Me, I've had what I suppose is called 'a thing' for Winter and Summer Solstice since I'd be awake in the dormitory, at that first year of school in England, wondering why everyone was asleep when outside it was still broad daylight. Shafts of light through the windows, which were good enough to read by, and reading after what was called 'lights out' lead to punishments which were equally peculiar at that school because they involved inflicting intense irritation on the unfortunate boy, rather than the cut and dry of physical harm that awaited me in later years. Then, when the winter terms arrived, there it was, pitch black by the middle of the afternoon and more often than not it was also raining. That horrible rain, which is part mist yet drips from gutters, and has a wind and cold to it that I was always convinced produced both sullenness and dandruff in comrades of my own age.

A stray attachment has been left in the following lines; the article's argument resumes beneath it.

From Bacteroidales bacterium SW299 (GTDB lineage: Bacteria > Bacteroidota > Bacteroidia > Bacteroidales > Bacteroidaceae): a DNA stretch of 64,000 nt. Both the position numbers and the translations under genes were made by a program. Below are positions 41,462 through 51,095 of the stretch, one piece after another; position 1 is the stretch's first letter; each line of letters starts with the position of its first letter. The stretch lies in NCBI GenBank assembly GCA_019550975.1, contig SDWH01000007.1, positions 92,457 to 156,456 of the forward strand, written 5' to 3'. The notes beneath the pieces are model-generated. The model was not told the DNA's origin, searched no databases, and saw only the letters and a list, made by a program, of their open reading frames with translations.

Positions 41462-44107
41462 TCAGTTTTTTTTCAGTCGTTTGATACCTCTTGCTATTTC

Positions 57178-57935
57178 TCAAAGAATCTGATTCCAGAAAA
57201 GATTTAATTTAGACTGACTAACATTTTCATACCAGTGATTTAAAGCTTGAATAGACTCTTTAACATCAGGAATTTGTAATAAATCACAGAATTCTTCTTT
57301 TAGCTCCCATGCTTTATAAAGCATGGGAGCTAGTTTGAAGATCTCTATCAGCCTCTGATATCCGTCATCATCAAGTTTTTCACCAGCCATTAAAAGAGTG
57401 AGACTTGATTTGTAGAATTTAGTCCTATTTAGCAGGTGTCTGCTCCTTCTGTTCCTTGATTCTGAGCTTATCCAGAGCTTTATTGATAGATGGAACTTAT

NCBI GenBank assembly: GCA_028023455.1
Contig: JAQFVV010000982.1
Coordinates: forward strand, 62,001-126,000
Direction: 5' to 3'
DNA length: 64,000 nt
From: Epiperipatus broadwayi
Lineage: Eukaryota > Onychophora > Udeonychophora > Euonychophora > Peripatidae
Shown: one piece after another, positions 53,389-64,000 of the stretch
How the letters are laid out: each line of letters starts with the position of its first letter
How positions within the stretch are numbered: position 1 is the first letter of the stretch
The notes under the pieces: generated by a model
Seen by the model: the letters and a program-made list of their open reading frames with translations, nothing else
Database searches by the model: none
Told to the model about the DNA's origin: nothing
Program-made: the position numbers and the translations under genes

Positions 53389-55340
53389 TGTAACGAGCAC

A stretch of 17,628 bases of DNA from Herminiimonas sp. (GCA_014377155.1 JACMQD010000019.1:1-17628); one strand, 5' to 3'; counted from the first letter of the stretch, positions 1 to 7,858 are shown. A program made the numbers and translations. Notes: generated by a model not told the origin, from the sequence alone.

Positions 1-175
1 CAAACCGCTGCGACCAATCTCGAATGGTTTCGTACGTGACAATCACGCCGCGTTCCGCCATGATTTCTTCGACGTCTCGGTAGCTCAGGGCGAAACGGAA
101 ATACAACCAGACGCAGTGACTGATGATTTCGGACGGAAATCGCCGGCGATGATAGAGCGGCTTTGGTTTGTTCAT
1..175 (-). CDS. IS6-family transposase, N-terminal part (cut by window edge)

Inevitably the mind wanders around, gives things a kick or a shake to see what falls out, but after so long a period of time, odds are what does fall out is rearranged to suit some current whim. However, I do recall, being seriously confused by the insistence from those in whose charge we were, that we carry on as though daylight and nighttime made no difference. It did not matter what the sun or the sky was doing, we took our instructions from some thing else. And at a tender age, one is inclined to possess a willfulness which now that I am considerably older, I completely agree is truly obnoxious. It's something that should be reduced by discipline and fear. Certainly not encouraged as belonging to a necessary developmental stage by those who are solely concerned with future employment opportunities for psychoanalysts. Either way, some of us just stay that way, and for a good few years Solstice has been 'a thing' for me that has importance, or it would have drifted off. And I was so looking forward to translating just a couple of words from Walking Stewart into Assyrian cuneiform. What's called 'temptation,' I guess.